POINT PLEASANT — “Unfortunately, this is what the world’s come to,” Commissioner Miles Epling said at yesterday’s first regular meeting of the Mason County Commission for the new year.
Epling’s remark was made in reference to the recent changes to courthouse security and how to improve those changes while maintaining a safe environment for employees and visitors. The undertaking is a work in progress, but work that has begun nonetheless.
Sitting in during yesterday’s commission meeting was new Mason County Sheriff Greg Powers who has inherited this latest issue and is now the head of security for the courthouse. Powers said there was a lot of work to do to write and implement a comprehensive security policy, but that’s what needed to be done. In the meantime, all employees and visitors are to use the first floor entrance to gain entry and exit from the building. Should there be a fire, there are State Fire Marshal-approved fire escapes on the ends of the building. County Administrator John Gerlach said he’s already looked into ordering $300 worth of new signage directing attention to the fire escapes.
County Clerk Diana Cromley said she, along with other employees, had concerns these two fire escapes were not adequate, particularly if there are extra visitors to the courthouse, such as on court days. Cromley asked about being able to use the two sets of doors on the second floor of the building for emergency exits.
Gerlach said installing crash bars on these doors, which would allow exit but not entrance into the building, had been discussed. However, this raises another security issue. A person could theoretically go through first floor security and then be able to go to the the second floor, push open the doors with a crash bar and allow another person, who hasn’t been through security, to gain entry. Powers said even with alarms on the doors, by the time the alarm sounds, the person you don’t want in, has gained entry.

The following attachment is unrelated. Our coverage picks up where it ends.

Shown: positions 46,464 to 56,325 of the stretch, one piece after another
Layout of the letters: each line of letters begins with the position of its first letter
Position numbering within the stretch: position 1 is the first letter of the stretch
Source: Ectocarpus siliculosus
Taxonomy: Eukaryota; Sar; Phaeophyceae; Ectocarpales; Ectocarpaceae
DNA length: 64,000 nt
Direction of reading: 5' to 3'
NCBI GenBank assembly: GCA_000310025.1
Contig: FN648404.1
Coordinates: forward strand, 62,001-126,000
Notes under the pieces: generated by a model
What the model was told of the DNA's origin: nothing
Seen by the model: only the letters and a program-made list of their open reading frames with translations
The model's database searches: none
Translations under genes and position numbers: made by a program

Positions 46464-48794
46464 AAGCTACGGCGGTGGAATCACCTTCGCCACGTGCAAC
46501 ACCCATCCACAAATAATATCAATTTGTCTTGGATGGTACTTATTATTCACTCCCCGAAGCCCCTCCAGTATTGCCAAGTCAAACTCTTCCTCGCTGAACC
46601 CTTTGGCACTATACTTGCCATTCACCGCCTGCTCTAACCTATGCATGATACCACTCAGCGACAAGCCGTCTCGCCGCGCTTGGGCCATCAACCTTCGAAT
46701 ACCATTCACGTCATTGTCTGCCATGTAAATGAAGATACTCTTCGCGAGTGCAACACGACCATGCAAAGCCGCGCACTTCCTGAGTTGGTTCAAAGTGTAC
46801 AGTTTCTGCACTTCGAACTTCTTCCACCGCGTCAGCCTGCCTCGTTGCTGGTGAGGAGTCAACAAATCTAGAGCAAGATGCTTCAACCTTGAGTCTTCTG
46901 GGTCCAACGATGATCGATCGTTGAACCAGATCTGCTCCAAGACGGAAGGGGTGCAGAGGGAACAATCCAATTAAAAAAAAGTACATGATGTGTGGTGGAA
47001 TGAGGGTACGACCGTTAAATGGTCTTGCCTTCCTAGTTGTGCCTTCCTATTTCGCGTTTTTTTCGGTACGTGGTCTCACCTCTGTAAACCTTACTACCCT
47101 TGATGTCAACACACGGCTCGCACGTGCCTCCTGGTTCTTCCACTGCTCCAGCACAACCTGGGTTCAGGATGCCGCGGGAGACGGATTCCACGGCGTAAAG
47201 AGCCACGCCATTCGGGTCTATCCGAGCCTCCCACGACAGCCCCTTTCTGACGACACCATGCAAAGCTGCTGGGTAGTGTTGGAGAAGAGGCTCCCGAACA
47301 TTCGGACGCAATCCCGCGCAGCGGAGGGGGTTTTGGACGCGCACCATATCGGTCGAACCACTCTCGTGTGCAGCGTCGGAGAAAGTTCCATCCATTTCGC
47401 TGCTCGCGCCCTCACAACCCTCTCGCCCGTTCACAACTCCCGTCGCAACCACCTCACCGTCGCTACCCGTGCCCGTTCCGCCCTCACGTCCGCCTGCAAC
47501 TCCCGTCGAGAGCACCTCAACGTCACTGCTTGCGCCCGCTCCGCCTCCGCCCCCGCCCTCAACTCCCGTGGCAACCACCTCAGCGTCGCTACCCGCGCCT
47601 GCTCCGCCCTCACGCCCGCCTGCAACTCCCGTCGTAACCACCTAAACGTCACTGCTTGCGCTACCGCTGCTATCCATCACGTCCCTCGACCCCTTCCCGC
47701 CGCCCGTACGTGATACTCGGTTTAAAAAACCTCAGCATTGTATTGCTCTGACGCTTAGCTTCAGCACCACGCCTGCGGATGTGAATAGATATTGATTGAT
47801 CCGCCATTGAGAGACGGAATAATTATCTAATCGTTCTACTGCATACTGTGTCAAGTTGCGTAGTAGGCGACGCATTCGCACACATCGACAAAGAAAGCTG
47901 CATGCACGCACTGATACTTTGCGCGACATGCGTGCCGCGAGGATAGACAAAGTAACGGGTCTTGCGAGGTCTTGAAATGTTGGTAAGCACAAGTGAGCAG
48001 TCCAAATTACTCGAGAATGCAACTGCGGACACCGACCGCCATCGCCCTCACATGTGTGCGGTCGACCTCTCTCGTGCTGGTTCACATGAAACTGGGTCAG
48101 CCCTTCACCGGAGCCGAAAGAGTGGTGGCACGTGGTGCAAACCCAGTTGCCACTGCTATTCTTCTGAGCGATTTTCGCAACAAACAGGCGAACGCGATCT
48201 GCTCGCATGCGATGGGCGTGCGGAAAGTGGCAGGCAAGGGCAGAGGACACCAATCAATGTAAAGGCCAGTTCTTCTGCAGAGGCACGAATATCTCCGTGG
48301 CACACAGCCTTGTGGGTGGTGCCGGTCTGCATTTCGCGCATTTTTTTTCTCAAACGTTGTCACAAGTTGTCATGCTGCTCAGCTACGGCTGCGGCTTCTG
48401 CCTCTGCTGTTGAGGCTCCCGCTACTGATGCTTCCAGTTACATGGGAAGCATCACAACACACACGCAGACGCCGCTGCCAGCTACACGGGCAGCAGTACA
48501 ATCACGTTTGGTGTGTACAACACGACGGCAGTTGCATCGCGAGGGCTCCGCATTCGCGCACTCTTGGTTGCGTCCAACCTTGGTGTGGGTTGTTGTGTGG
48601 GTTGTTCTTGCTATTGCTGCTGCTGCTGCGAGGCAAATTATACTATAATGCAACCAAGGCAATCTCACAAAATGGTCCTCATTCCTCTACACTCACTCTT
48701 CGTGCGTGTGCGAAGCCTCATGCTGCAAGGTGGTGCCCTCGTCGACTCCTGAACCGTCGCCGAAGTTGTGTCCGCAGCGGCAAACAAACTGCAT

Cromley stated she was in support of having the fire marshal inspect the building. Powers also said he felt the State Fire Marshal should be asked to come inspect the facility to determine the number of exits versus the number of people in the building and travel distance of those people to the exits. This will ultimately help the county determine a better security plan for the courthouse, and if any compliance issues are raised, they can be addressed.
Gerlach also brought several security ideas to the table, from talking about getting quotes to retrofit the old doors with crash bars, to replacing all the door lock cylinders to the building and assigning new keys (all keyed alike) to employees. He also spoke about upgrading pass card technology — these pass cards are used by deputies to gain entry to the building and by various staff to gain entry into locked rooms, such as the main court room. Gerlach also brought up the point that a scanner which is compliant with the Americans With Disabilities Act is also needed. Also, two, new magnetic wands for searches have been purchased.
“This has all been a learning experience,” Commissioner Rick Handley said, adding that by the commission’s next meeting on Jan. 17, the county will have even more information to move forward, particularly after the fire marshal’s visit.
When the new security measures were implemented last month, originally, there were two entrances and exits out of the building, one on the first floor and one on the second floor facing Sixth St. The one on Sixth St. was closed, according to the commission, because the first floor security checkpoint seemed to be adequate for the amount of people using it. Having the second floor checkpoint open also requires an additional deputy to run it, though Powers said that could still be an option when there are more visitors to the courthouse, such as on court days, or grand jury meetings.
Also at the meeting was Commissioner Tracy Sturgeon Doolittle who spoke about being sure the county is in legal compliance when implementing these new security measures.
This whole security issue began in an effort to keep the courthouse a safe environment because the days of walking in and out of the building at will are gone forever, just as they are at pretty much every other government building in this country.
More on other topics discussed at yesterday’s county commission meeting will be published in Saturday’s Point Pleasant Register.